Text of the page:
WASHINGTON, D.C. -- (Mealey's) The U.S. Supreme Court on Dec. 10 agreed to decide whether the Hatch Waxman Act prevents manufacturers of generic drugs from adding new warnings to drug labels as new risks become known (Pliva, Inc. v. Gladys Mensing, No. 09-993, and Actavis Elizabeth, LLC v. Gladys Mensing, No. 09-1039, U.S. Sup.).
Gladys Mensing was prescribed metoclopramide, the generic version of Reglan, over several years to treat heartburn. She developed tardive dyskinesia, a permanent neurological disorder with symptoms similar to those of Parkinson's disease.
Mensing sued metoclopramide manufacturers Pliva Inc. and Actavis Elizabeth LLC in the U.S. District Court for the District of Minnesota. The trial court in 2008 ruled that because the Hatch Waxman Act requires that the labels of generic drugs be identical to brand-name predecessor drugs, the generic defendants had no duty to warn of the risks of tardive dyskinesia.
Mensing appealed, and in December 2009, the Eighth Circuit U.S. Court of Appeals ruled that Mensing's claims were not preempted by Hatch Waxman. The appeals panel extended the U.S. Supreme Court's 5-4 drug preemption ruling in Wyeth v. Diana Levine (No. 06-1249, U.S. Sup.; 2009 U.S. LEXIS 1774) to generic drugs, finding no intention by Congress in enacting Hatch Waxman to relieve generic drug makers of their duty to keep drug labels updated.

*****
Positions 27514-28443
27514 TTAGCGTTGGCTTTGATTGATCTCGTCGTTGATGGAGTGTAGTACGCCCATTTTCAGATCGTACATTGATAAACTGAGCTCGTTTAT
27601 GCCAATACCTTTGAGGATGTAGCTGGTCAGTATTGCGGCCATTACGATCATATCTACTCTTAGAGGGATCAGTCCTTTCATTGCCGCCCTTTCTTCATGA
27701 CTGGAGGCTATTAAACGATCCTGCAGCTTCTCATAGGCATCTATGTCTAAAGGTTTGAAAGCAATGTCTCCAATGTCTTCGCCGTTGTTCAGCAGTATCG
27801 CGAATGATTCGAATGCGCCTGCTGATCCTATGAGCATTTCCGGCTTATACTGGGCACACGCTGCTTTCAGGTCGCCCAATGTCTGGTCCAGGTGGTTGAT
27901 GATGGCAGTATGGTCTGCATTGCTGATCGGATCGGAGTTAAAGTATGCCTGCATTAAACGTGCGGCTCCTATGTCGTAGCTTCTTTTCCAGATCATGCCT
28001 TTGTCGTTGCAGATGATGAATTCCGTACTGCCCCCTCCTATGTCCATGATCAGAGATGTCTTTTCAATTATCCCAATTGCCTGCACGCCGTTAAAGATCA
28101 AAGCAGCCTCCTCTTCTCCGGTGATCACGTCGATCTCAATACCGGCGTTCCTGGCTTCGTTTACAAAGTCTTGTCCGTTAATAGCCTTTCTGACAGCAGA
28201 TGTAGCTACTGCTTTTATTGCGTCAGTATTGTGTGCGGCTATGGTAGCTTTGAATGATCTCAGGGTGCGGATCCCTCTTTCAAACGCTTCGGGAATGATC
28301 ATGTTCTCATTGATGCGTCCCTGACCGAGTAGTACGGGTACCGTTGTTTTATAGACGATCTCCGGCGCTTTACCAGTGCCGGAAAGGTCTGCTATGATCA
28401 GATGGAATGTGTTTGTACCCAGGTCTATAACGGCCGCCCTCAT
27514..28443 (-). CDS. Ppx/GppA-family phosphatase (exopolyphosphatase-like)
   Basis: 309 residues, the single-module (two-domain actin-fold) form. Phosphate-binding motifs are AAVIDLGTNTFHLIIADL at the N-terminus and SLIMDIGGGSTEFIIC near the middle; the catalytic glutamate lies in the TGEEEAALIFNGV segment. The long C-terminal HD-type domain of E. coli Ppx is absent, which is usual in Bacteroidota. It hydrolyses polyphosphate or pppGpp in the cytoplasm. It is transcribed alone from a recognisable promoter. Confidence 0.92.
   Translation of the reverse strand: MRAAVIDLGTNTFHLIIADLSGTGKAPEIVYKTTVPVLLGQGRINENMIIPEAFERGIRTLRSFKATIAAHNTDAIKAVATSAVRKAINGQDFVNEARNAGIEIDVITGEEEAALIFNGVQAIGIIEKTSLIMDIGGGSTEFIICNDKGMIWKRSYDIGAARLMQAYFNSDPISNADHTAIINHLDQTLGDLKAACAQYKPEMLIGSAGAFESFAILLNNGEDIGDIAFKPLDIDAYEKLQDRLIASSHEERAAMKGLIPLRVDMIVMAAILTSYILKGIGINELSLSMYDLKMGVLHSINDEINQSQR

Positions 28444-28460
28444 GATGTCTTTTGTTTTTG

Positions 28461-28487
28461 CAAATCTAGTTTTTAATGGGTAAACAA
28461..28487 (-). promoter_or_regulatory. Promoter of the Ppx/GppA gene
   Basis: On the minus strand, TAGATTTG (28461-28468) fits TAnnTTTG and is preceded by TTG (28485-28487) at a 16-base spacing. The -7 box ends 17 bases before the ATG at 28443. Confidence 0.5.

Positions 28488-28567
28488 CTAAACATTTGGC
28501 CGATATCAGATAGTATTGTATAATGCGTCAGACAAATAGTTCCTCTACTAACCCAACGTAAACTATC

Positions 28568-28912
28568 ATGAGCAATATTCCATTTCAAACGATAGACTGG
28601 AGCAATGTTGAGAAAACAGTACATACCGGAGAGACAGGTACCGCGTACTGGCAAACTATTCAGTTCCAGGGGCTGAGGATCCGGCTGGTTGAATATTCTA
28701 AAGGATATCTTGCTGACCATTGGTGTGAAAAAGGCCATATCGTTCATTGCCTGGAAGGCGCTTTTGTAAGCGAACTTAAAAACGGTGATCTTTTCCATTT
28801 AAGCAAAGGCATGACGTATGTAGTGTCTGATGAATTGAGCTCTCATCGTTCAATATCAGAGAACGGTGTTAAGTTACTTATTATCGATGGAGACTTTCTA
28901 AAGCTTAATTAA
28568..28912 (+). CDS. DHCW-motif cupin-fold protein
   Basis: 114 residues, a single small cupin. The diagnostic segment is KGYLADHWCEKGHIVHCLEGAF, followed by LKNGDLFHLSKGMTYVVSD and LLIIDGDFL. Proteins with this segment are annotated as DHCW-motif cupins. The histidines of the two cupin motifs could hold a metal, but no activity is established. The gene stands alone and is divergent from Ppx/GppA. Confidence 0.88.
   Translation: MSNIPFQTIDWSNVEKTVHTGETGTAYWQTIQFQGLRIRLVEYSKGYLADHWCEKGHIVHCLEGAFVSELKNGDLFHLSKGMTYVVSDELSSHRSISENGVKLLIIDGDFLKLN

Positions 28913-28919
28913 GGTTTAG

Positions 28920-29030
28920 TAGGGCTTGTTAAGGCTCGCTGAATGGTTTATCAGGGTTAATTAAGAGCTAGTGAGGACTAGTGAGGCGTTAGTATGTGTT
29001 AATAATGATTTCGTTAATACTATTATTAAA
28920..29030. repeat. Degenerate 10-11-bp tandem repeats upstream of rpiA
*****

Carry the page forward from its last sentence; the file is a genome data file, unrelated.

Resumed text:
The Fifth Circuit has followed suit.
Pliva and Actavis Elizabeth petitioned the U.S. Supreme Court for a writ of certiorari. The court invited the U.S. solicitor general to brief the issue, and the office on Nov. 2 told the high court that Mensing's claims should not be preempted.
In granting the petitions on Dec. 10, the Supreme Court consolidated the cases and allotted one hour for argument.
Justice Elena Kagan might not participate in the case because she was U.S. solicitor general when that office was invited to submit a brief on the case.
[Editor's Note: Full coverage will be in the Dec. 16 issue of Mealey's Emerging Drugs & Devices. For all of your legal news needs, please visit www.lexisnexis.com/mealeys.]
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